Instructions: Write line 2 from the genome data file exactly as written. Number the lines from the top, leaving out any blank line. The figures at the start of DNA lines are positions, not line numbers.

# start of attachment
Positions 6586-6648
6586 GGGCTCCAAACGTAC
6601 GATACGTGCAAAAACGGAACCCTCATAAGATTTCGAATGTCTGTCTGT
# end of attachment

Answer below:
6586 GGGCTCCAAACGTAC